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We are indebted for all our miferies to our dif trust of that guide, which Providence thought fufficient for our condition, our own natural reafon, which rejecting both in human and divine things, we have given our necks to the yoke of political and theological flavery. We have renounced the prerogative of man, and it is no wonder that we should be treated like beafts. But our mifery is much greater than theirs, as the crime we commit in rejecting the lawful dominion of our reafon is greater than any which they can commit. If after all, you should confefs all these things, yet plead the neceffity of political inftitutions, weak and wicked as they are, I can argue with equal, perhaps fuperiour force concerning the neceffity of artificial religion; and every step you advance in your argument, you add a strength to mine. So that if we are refolved to fubmit our reafon and our liberty to civil ufurpation, we have nothing to do but to conform as quietly as we can to the vulgar notions which are connected with this, and take up the theology of the vulgar as well as their politicks. But if we think this neceffity rather imaginary than real, we fhould renounce their dreams of fociety, together with their vifions of religion, and vindicate ourselves into perfect liberty.

You are, my Lord, but juft entering into the world; I am going out of it. I have played long enough

enough to be heartily tired of the drama. Whether I have acted my part in it well or ill, pofterity will judge with more candour than I, or than the prefent age, with our prefent paffions, can poffibly pretend to. For my part, I quit it without a figh, and submit to the fovereign order without murmuring. The nearer we approach to the goal of life, the better we begin to understand the true value of our existence, and the real weight of our opinions. We set out much in love with both; but we leave much behind us as we advance. We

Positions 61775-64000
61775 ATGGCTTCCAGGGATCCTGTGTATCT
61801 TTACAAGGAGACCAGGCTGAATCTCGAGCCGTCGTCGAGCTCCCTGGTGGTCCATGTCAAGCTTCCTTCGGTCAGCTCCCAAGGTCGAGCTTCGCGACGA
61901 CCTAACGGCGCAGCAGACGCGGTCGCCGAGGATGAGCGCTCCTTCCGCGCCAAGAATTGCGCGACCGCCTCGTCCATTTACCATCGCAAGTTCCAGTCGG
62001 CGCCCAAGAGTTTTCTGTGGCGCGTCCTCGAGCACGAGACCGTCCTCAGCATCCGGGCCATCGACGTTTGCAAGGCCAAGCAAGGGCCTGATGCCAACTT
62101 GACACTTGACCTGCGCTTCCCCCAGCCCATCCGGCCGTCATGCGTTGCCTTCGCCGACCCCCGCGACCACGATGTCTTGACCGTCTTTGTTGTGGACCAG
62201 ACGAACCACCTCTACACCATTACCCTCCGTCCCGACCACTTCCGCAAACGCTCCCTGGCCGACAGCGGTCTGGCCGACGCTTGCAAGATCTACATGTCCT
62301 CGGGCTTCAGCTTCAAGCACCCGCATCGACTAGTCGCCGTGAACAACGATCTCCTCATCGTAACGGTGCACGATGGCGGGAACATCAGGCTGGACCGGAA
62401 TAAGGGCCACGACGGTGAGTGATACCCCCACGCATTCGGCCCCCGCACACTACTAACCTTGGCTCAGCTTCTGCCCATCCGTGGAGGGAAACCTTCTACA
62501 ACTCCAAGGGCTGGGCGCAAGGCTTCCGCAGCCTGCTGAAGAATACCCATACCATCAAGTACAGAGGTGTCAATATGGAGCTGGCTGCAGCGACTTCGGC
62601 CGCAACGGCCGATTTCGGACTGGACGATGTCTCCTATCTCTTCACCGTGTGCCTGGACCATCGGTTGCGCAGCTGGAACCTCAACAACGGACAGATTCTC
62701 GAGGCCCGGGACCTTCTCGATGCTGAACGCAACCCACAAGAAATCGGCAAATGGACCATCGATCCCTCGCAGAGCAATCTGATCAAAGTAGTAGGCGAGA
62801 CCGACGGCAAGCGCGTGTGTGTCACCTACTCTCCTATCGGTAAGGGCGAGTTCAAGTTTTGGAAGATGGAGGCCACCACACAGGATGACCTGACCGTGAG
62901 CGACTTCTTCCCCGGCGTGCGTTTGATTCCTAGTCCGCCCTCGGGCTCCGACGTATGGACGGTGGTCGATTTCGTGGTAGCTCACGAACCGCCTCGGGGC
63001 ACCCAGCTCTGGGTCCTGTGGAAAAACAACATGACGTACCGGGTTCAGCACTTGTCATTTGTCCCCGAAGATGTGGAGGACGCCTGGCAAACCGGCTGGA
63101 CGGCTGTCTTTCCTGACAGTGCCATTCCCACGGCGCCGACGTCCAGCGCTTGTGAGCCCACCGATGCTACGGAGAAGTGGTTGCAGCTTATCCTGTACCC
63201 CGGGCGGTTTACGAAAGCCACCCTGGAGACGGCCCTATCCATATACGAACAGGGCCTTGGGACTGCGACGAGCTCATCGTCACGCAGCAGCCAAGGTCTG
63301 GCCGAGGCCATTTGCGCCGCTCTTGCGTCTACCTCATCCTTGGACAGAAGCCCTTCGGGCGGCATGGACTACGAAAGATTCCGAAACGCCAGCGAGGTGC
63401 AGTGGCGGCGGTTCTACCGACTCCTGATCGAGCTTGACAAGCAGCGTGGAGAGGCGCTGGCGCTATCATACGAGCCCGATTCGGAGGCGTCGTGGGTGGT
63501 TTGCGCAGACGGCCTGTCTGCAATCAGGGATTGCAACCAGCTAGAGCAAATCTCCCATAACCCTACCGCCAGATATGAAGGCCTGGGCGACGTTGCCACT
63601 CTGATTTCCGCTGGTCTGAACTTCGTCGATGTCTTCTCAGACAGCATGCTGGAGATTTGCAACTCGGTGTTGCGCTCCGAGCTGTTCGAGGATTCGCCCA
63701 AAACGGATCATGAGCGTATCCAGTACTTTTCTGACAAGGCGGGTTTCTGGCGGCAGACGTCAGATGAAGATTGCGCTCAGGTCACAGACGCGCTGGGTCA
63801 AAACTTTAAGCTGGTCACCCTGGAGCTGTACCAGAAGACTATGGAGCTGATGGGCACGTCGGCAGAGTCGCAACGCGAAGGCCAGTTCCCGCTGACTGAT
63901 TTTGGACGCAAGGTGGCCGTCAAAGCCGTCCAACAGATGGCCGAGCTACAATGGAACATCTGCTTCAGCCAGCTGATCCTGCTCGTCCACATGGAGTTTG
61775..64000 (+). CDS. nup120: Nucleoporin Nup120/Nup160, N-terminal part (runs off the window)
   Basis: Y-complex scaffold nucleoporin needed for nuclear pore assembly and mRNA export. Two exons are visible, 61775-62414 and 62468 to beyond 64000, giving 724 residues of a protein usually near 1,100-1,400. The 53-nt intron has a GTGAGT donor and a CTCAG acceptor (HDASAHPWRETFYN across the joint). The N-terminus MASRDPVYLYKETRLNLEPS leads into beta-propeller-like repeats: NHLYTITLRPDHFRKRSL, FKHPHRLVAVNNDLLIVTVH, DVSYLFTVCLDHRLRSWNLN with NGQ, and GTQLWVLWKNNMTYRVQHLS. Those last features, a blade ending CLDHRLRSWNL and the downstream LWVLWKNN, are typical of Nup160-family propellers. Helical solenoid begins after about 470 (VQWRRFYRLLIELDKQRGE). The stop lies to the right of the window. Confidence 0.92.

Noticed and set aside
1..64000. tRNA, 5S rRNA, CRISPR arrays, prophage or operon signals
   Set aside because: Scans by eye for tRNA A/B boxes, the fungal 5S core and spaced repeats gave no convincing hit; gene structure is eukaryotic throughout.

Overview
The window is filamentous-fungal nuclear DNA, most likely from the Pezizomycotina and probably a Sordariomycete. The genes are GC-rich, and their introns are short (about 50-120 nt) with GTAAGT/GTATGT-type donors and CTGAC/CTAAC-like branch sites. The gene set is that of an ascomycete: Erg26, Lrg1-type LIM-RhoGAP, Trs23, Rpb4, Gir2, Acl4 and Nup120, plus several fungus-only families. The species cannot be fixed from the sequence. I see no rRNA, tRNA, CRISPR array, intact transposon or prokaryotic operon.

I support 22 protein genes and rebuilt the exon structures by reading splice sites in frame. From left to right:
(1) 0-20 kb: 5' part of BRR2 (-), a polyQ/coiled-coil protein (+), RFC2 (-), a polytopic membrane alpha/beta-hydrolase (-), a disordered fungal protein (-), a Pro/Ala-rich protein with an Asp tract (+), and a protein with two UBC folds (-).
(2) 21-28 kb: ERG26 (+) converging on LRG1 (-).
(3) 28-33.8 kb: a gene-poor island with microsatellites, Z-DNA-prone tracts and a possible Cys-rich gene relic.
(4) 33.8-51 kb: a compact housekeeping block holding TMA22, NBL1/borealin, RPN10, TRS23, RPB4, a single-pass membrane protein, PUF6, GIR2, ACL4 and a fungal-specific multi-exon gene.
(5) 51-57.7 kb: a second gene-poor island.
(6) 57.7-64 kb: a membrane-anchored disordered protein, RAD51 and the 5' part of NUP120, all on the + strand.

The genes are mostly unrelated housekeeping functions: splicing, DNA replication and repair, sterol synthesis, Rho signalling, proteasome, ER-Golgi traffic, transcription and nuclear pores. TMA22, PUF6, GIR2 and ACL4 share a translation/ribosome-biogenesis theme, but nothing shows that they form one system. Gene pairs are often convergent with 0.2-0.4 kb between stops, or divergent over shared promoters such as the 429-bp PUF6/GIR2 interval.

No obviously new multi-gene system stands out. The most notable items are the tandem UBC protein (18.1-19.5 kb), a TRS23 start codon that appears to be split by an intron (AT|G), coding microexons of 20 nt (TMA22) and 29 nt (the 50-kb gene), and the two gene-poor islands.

first throw away the tales along with the rattles of our nurses; those of the priest keep their hold a little longer; thofe of our governours the longest of all. But the paffions which prop thefe opinions are withdrawn one after another; and the cool light of reafon at the setting of our life, fhews us what a falfe fplendour played upon these objects during our more fanguine seasons. Happy, my Lord, if inftructed by my experience, and even by my errours, you come early to make fuch an esti- mate of things, as may give freedom and eafe to your life. I am happy that fuch an estimate promifes me comfort at my death.

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HAVE endeavoured to make this edition fomething more full and fatisfactory than the first. I have fought with the utmost care, and read with equal attention, every thing which has appeared in publick against my opinions; I have taken advantage of the candid liberty of my friends; and if by these means I have been better enabled to discover the imperfections of the work, the indulgence it has received, imperfect as it was, fur• nished me with a new motive to fpare no reason. able pains for its improvement. Though I have not found fufficient reafon, or what appeared to me fufficient, for making any material change in my theory, I have found neceffary in many places to explain, illuftrate, and enforce it. I have prefixed an introductory difcourfe concerning Taste : it is a matter curious in itself; and it leads naturally enough to the principal inquiry. This, with the other explanations, has made the work confiderably larger; and by increasing its bulk has, I am afraid, added to its faults; fo that, notwithstanding all my attention, it may ftand in need of a yet greater share of indulgence than it required at its first appearance.


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